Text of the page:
Regarding the 2020 Monktoberfest
On March 11, 2020, the NBA suspended its season due to the outbreak, and things began to move quickly. Its impact on tech was immediate. Within days, large tech industry conferences were postponed or cancelled one after another, employers began to issue travel restrictions and ultimately, in response to local lockdowns, the largest work-from-home experiment in history began.
A little less than a month later, we provided an update stating that we were trying to be optimistic and still planning to hold the Monktoberfest in October. We knew that there would be no vaccine available in that timeframe, of course, but our hope was that some combination of exponential increases in testing capacity and stringent, nationwide lockdown efforts might limit the spread such that holding the event would be at least a possibility. And if there was even a slim chance, we wanted to preserve the opportunity to hold the event – in no small part because we had hopes it might allow our community to come together, to grieve and to heal, to laugh and to cry.
We issued that original statement reluctantly, believing that in the middle of a global pandemic with the number of lives lost growing at frightening rates, people had bigger things to worry about than our conference. Eventually, however, it became evident that our silence, however well intentioned, was doing our community a disservice.
It is in that same spirit that I’m writing these words today. With protests raging, as citizens the world over take to the streets in defense of justice and equality and to protest systemic racism, it again has not seemed appropriate to comment on matters of less consequence. But just as was the case the last time around, we have a community asking for updates if only so that they can plan. I’m sad to announce, therefore, that that aforementioned slim chance we’d pinned our hopes on is now gone.
We are officially cancelling the 2020 Monktoberfest, and will instead turn our eyes to 2021.
There are a number of reasons for this decision, as you might expect, but the simplest and most fundamental problem is that a 2020 Monktoberfest would have been – intentionally or not – unavoidably discriminatory in nature. Given the failure of the United States’ response to this crisis at the federal level, the best case for the fall involves the virus still in widespread circulation, varying in intensity from state to state, region to region. The worst, of course, is a full blown second wave.
In either case, the only people we could expect to attend would be those able to bear the risk of infection based on their personal health and family situation. As any past attendee of the event understands, we’ve had many attendees with complicated medical histories and conditions that would prevent them from attending – several speakers have discussed these explicitly, in fact. Others are in the most vulnerable demographic. Many more would be attendees have immediate or extended family or friends with conditions that make the virus a more lethal risk.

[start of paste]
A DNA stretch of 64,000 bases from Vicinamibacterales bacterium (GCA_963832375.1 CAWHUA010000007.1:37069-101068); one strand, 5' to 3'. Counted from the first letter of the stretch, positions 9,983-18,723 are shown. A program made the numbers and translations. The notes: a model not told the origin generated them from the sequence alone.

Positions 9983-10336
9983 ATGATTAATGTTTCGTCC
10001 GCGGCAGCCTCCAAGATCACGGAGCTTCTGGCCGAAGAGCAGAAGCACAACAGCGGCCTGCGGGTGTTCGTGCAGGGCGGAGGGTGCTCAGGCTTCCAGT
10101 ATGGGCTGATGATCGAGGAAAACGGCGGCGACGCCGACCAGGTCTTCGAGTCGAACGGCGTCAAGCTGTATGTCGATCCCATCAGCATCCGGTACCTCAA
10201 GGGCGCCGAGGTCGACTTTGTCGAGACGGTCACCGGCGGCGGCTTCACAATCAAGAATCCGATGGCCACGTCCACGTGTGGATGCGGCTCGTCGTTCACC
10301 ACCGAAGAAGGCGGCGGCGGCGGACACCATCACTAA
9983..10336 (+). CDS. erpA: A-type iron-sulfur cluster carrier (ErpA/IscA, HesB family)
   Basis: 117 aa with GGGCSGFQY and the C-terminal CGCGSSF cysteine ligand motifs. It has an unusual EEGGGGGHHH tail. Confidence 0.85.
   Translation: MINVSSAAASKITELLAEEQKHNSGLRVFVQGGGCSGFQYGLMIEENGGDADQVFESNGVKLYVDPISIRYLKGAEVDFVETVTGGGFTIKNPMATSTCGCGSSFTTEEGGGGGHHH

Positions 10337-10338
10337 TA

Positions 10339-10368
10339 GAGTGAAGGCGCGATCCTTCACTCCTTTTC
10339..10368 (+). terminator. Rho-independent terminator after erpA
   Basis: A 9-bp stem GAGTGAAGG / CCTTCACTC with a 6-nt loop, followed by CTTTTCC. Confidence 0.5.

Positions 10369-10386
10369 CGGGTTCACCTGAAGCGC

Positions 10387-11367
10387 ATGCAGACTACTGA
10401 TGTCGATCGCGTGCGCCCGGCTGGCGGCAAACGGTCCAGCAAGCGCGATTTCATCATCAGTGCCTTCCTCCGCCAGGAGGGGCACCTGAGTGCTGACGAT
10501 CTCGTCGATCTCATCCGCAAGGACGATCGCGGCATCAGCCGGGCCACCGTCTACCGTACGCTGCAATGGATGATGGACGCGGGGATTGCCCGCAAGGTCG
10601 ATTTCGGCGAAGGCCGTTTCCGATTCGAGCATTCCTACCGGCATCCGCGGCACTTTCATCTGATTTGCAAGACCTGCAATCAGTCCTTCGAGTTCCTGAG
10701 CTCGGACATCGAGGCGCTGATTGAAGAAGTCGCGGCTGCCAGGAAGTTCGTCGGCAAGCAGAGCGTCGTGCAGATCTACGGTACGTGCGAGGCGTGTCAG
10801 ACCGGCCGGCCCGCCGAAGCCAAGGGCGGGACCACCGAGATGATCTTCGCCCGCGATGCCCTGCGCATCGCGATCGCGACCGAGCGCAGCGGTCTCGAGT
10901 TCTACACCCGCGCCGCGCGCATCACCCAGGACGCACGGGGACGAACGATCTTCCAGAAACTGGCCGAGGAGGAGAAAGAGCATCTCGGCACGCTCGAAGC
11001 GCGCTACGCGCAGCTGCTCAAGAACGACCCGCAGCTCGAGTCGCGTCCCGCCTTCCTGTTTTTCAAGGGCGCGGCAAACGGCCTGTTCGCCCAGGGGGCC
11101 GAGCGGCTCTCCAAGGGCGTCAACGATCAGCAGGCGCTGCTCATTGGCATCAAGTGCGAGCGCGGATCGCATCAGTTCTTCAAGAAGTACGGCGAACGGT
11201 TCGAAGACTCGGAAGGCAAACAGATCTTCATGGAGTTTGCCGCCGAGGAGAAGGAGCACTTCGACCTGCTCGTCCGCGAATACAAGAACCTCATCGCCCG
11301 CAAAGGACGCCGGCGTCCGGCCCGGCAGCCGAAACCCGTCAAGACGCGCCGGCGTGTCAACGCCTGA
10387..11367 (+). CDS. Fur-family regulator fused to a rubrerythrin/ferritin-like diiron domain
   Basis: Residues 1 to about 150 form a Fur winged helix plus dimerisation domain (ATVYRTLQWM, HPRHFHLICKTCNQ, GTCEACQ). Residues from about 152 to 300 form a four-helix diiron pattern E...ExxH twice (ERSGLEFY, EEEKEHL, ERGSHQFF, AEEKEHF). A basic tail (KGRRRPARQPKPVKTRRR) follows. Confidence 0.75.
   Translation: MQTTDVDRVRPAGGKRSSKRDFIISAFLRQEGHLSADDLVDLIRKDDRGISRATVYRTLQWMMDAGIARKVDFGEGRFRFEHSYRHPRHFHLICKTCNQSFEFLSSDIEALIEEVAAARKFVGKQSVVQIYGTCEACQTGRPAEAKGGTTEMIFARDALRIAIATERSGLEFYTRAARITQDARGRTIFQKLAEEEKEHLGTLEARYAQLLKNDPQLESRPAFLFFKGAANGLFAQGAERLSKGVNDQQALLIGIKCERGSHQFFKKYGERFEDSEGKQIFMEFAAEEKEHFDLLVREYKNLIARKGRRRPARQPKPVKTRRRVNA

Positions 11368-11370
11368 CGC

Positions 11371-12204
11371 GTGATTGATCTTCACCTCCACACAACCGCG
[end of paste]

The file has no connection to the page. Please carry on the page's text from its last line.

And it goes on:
For us, then, as hard and difficult as this decision has been – and it was very difficult for me personally for reasons I will discuss another time – it was also a simple and straightforward decision.
The Monktoberfest is first and foremost an event designed to bring people together. People from different roles, backgrounds, areas and ideas. We work very hard to be an inclusive event, both on the individual level and in terms of the communities outside of tech we reach out to.
Put simply, then, we can not and will not hold an event that excludes those most vulnerable to the disease. It would be a contradiction of everything the event itself stands for.
We have done our best to buy time to see if the institutions we entrust with our public health could, in spite of the shackles they currently labor under, pick themselves up in the face of this crisis and reverse its trajectory. With two months additional months of inaction, however, we are now out of time.
On behalf of all of us at RedMonk, therefore, I made the only decision I believed I could.
To our would be attendees:
- I’m sorry we will not see you this fall. I can’t tell you all how good it would have been to be with you all.
To our sponsors, who have been notified and who have universally been wonderful and understanding:
- I’m sorry we won’t be able to bring you the event that we’d hoped. RedMonk is very grateful you chose to support the event this year, regardless of the fact that it was cancelled. Specifically, we’d like to thank the following supporters of the Monktoberfest:
- Two Bulls
- Red Hat
- Cloud Foundry Foundation
- Cloud Native Computing Foundation
- Punderthings Consulting
Perhaps most of all, I’m sorry to all of our wonderful local vendors and suppliers. They are a critical part of the Monktoberfest, and unlike much of tech but very much like the rest of the world have been swept up by the storm that is the global pandemic. RedMonk will reach out and see what we can do for them in the interim.
Before I close, let me promise two things.
- First, while we do not intend to try and replicate the event virtually, we will most certainly mark the occasion in some fashion. We’re working through ideas from a virtual talk or two to remote hangouts and toasts. We don’t have the details yet, but all past alumni will be contacted with plans as they become available. If you were planning on attending this year for the first time, put yourself on this list and you’ll receive that same information.
- Second, we will be back. And we will make the next event worth the wait.
Until then, stay safe.